Of course we can but it isn’t wholly straightforward. Often in maths we don’t have to start from scratch (excuse the pun) we can actually go back 800 years to a similar problem posed by Leonardo of Pisa. In his Liber Abaci (Book of Calculations) he posed the following problem:
Suppose you have a male and female rabbit living in a field. How many rabbits will there be after 1 year?
The answer is “we can’t know”. But we can make an estimate making certain assumptions using maths which can give us a good guide to what might happen in the real world.
Leonardo tells us to make the following assumptions:
- The two rabbits are babies at the start
- No rabbits are eaten by predators. (They all live and stay in the field).
- Each female reproduces every month. A baby rabbit is ready to mate after one month.
- Each time a rabbit reproduces she gives birth to two baby rabbits (one male and one female)
As only female rabbits bear the young, we don’t need to consider the males (sorry) in our calculations. We could add the males in at the end. Another way to look at this is to consider the rabbits as pairs (1 male + 1 female). This was Leonardo’s approach and we will follow that. It is usually useful in problem solving to draw a picture.
Now, we could go on to 12 months. Not with pictures because there will be too many rabbits, we will do a table, another good approach in problem solving.
Now you may notice a pattern in the numbers in the table. Perhaps you even noticed the pattern in the drawing. At each month the total number of pairs is the sum of the totals for the previous two months.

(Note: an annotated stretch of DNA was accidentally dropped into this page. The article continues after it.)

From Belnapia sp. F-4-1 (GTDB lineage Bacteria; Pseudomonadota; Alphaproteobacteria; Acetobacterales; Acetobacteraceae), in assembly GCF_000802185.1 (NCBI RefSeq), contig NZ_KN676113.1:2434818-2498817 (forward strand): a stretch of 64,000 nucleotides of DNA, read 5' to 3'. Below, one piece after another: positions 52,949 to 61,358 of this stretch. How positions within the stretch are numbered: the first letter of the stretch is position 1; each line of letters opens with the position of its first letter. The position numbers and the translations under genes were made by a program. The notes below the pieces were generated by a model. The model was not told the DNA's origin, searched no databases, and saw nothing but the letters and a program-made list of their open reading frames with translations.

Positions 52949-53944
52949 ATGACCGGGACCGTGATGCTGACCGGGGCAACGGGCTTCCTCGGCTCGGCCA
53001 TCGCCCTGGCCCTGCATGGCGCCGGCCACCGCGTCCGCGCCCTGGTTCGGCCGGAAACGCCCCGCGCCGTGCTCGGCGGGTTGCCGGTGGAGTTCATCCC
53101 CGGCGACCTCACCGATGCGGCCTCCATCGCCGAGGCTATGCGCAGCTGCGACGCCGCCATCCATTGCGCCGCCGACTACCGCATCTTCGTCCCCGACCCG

1 + 1 = 2; 2+ 1 = 3; 3+2 = 5; 5+3 = 8; and so on.
Now that we see the pattern we can extend the series on without drawing a table:
1,1,2,3,5,8,13,21,34,55,89,144,233, 377, 610, 987, 1597, 2584,…..
The twelfth term in the series is 144. That is how many pairs of rabbits will be in the field at month 12. (although it could be interpreted as 233 at the start of the next year)
You may have seen this series before it is called the Fibonacci Series and comes up in the most surprising places in maths. Leonardo of Pisa is better known by his nickname “Fibonacci”.
This is a mathematical model that can help us predict what will happen in the future. Even if the mathematical equations are good and tested well, the outputs from such a model should be carefully interpreted. For instance, the Fibonacci model makes a lot of assumptions that may not reflect the real world. That is why mathematical models must be used with good science. Such models are often tested against real world data to see if they are useful. Usually they will be added to and modified as more knowledge becomes available.